If you’re considering opening up a bank account, then congratulations! You’re already thinking responsibly about your finances. Opening a bank account is relatively simple to do, and can provide many benefits for you and your money.
Benefits of Opening a Bank Account
Access to Free or Low-Cost Services
Services such as cashing checks, transferring money, paying bills, and accessing cash are almost always offered at little or no cost to account holders. This can help you avoid the fees and inconveniences you might face when receiving these services from outside institutions.
Having a Bank Account is Convenient
With a basic checking account, you can easily withdraw money, pay bills online, and make purchases in stores with a debit card. Debit cards, such as the DCU Visa® Debit Card, are connected directly to your checking account and can be used at millions of retailers.
Your Money Will be Safe
Having a bank account ensures your money is protected from theft, fire, or any other of the liabilities associated with having your money at home. The best part? Your money is federally insured by the FDIC and NCUA for up to $250,000, meaning if something happens to your bank or credit union, you’ll get up to $250,000 of your money back.
Bank Accounts Can Help You Build Credit
Banks and credit unions value their relationships with account holders, and are usually happy to explore accommodating additional services such as loans and credit cards. If you ever need a credit card, car loan, mortgage loan, personal loan, or student loan, being an account holder may get you favorable treatment, especially if you’ve proven yourself to manage your money well.
You Can Save Money More Easily
Most financial institutions offer interest rates when you put your money into a savings account. This interest can help you steadily grow your money at a predetermined rate. Savings accounts can also be useful in setting aside money not meant for everyday expenses
How to Open a Bank Account
If opening a bank account sounds appealing, you may be asking yourself, “What information do I need to open a bank account?” While there are several documents needed to open a bank account, you should also be considering where you’d like to bank, and what type of accounts you’d like to have.
Gather Your Documents Together
No matter where you decide you want to bank, you’ll need to show some information to get the process started. Therefore, the first step to opening a bank account is to gather the necessary documentation. You’ll need:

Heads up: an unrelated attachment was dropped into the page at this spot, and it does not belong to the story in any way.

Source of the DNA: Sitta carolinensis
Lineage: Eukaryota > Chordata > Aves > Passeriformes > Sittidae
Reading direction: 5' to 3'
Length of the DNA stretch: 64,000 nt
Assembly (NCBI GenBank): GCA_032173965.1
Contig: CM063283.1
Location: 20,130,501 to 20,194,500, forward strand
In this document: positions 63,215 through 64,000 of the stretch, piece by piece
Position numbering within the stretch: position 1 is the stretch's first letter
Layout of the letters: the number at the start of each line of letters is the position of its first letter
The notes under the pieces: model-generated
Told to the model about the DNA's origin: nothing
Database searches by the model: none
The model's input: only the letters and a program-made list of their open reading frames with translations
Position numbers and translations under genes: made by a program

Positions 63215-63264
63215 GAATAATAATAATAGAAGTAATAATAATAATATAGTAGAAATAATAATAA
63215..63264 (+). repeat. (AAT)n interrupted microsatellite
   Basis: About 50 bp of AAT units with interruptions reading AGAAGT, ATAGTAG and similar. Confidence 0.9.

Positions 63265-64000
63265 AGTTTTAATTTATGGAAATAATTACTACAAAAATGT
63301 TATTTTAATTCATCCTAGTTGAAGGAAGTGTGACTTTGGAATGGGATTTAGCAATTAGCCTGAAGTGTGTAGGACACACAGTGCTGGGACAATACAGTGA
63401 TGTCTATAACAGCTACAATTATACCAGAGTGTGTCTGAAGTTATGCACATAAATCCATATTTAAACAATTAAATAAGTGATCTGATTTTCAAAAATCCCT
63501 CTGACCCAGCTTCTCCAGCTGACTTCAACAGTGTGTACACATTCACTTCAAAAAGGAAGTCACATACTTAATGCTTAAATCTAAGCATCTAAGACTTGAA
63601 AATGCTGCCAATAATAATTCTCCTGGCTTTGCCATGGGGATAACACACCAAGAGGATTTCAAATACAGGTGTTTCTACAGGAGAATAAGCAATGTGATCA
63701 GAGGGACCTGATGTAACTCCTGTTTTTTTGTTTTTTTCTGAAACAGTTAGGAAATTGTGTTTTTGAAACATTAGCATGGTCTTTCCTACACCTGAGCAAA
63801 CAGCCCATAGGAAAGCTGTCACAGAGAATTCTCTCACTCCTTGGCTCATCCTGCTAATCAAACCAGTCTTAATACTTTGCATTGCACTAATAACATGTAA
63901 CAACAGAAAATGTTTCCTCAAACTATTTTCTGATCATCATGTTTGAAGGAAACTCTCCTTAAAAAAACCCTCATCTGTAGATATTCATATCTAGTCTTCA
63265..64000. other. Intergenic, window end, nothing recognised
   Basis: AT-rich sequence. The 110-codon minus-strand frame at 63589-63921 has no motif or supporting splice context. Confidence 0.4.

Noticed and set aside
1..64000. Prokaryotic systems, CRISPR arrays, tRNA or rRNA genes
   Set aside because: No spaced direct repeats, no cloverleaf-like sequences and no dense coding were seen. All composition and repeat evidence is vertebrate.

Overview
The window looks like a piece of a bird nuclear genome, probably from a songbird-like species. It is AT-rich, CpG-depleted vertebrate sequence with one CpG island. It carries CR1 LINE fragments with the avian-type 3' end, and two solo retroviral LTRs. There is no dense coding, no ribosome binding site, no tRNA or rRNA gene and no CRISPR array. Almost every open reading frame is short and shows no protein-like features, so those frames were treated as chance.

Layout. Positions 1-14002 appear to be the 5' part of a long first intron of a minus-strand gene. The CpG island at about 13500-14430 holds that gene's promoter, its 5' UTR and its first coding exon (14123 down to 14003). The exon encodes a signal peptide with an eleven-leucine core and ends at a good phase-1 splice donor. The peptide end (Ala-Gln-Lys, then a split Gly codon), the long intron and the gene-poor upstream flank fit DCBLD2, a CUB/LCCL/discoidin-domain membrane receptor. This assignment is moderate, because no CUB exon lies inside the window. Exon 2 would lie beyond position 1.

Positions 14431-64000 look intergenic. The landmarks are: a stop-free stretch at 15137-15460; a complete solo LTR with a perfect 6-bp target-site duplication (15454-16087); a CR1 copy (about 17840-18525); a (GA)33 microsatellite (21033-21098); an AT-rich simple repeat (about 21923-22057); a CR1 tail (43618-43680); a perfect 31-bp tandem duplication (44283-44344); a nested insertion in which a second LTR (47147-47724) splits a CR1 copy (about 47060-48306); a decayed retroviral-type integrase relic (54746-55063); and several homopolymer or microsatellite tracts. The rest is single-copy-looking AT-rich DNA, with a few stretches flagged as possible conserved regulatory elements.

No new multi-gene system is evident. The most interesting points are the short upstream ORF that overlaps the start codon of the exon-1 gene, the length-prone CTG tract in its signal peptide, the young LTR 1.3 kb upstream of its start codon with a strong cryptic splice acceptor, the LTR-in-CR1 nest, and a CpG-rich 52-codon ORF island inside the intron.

- A Government-Issued ID
This could be a driver’s license, a passport, or a military ID.
- Your Social Security Number
If you’re not a U.S. citizen, you can instead present an Individual Taxpayer Identification Number (ITIN), or an alien identification number.
- Proof of Address
To show your proof of address, you’ll need to find a valid bill, document, or statement that includes both your name and current address. This could be a utility bill, lease agreement, mortgage statement, or paycheck stub.
- An Initial Deposit (If Required)
Some banks and credit unions require an initial deposit into new accounts as they’re being opened. At DCU, only a $5 initial deposit is required. Some institutions may require a deposit of up to $100.
Depending on what financial institution you’re using, there may be slight differences in what you need to start a bank account. It’s a good idea to either call or look online before starting the process.
Choose Where You’d Like to Bank
You have several different options when figuring out where to bank. You could choose to open an account at a credit union, a bank, or an online bank or credit union. While all these places provide similar basic services, such as checking and savings accounts, debit and credit cards, personal loans, mortgages, and more, different financial institutions can offer different advantages. Let’s discuss what sort of advantages are important to you.
The Size of the Financial Institution
Credit unions and banks can be either national, regional or community-based. There are often many tradeoffs based on size. While community-based financial institutions can feel more personable and intimate, national financial institutions often have the convenience of many locations, ATMs, and may offer superior online features.
Rates on Savings & Loans
Because credit unions are not-for-profit financial institutions owned by their members, they often provide better rates on savings and loans. That means you get to accrue more interest in your savings account, and have to pay less interest when paying back a loan.
Online vs Brick-and-Mortar
There are some banks and credit unions with no brick-and-mortar locations. These institutions can sometimes offer superior interest rates and help to reduce fees, with little to no overhead costs to cover. While tech-savvy customers may be drawn to this type of financial institution, it’s important to note they have a reduced level of customer interaction and guidance.
While financial institutions often screen applicants based on credit history reports, credit unions require an additional hurdle–you must be eligible for a membership. To join a credit union, you must fall within their eligibility requirements, most commonly through your employer, family, geographic location, or memberships within certain groups. Explore the Membership Eligibility for DCU.
Once you’ve weighed the pros and cons of different financial institutions, it’s time to start thinking about the next step. It’s also important to note that it’s possible (and even recommended) to eventually hold accounts across more than one bank or credit union.
Know the Difference Between Different Types of Accounts